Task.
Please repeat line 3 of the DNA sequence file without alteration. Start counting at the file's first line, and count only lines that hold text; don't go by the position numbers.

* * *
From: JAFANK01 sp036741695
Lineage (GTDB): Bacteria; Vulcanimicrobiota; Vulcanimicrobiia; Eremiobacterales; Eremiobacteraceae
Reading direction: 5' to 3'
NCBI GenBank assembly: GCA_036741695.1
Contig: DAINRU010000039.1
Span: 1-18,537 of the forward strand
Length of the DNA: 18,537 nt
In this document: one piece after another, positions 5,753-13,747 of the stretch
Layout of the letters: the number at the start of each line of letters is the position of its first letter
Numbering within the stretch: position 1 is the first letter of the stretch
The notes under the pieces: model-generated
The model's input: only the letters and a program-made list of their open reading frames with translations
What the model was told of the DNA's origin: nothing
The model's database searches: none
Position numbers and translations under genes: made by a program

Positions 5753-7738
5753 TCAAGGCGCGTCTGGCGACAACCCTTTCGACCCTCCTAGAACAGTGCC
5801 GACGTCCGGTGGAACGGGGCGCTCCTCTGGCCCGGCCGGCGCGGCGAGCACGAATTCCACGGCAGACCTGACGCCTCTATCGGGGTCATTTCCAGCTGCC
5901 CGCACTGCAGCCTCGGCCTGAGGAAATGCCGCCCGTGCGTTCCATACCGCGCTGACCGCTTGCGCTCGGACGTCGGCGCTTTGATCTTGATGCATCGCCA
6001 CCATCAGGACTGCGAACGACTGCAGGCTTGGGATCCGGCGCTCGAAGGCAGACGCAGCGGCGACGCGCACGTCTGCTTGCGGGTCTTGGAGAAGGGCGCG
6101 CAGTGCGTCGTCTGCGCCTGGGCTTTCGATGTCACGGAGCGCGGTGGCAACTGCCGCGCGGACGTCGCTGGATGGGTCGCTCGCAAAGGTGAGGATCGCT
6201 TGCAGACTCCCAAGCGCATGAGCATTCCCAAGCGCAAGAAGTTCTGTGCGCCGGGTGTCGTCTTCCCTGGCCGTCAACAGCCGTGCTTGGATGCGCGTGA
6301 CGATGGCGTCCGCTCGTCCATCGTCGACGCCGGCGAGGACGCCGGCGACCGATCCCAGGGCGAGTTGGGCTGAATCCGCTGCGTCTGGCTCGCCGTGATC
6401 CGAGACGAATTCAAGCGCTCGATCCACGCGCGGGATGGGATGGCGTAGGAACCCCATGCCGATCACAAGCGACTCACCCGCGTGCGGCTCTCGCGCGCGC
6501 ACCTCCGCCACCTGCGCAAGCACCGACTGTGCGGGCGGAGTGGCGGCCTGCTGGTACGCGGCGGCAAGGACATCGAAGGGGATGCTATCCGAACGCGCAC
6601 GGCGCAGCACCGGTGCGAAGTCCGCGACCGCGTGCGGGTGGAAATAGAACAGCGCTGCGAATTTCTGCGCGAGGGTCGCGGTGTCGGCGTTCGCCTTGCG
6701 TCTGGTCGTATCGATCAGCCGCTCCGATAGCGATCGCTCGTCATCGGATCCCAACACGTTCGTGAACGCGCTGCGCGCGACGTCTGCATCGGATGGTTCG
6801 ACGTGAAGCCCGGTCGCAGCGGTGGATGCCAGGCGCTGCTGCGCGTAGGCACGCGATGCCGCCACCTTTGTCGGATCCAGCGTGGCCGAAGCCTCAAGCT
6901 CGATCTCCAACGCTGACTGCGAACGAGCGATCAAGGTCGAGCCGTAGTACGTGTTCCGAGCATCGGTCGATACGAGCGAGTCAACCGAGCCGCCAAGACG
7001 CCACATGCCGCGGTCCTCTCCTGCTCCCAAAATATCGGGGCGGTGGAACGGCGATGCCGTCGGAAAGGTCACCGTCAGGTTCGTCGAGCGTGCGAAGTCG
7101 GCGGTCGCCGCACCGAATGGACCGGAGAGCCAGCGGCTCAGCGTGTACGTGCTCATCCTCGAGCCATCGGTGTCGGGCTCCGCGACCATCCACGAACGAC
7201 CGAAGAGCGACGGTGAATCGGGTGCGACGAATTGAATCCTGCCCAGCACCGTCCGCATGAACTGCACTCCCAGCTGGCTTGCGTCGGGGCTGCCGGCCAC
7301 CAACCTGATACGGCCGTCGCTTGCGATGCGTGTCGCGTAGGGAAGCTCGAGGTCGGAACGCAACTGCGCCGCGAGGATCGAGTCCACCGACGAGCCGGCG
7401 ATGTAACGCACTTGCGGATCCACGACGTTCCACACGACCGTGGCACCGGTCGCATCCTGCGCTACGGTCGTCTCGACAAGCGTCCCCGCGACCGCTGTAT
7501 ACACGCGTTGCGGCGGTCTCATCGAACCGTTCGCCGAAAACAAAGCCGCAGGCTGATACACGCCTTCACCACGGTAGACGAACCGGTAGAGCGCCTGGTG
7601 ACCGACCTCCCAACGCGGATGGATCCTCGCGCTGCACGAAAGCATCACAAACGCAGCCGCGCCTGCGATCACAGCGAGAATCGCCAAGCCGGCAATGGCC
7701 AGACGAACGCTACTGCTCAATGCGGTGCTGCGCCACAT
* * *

Reading direction: 5' to 3'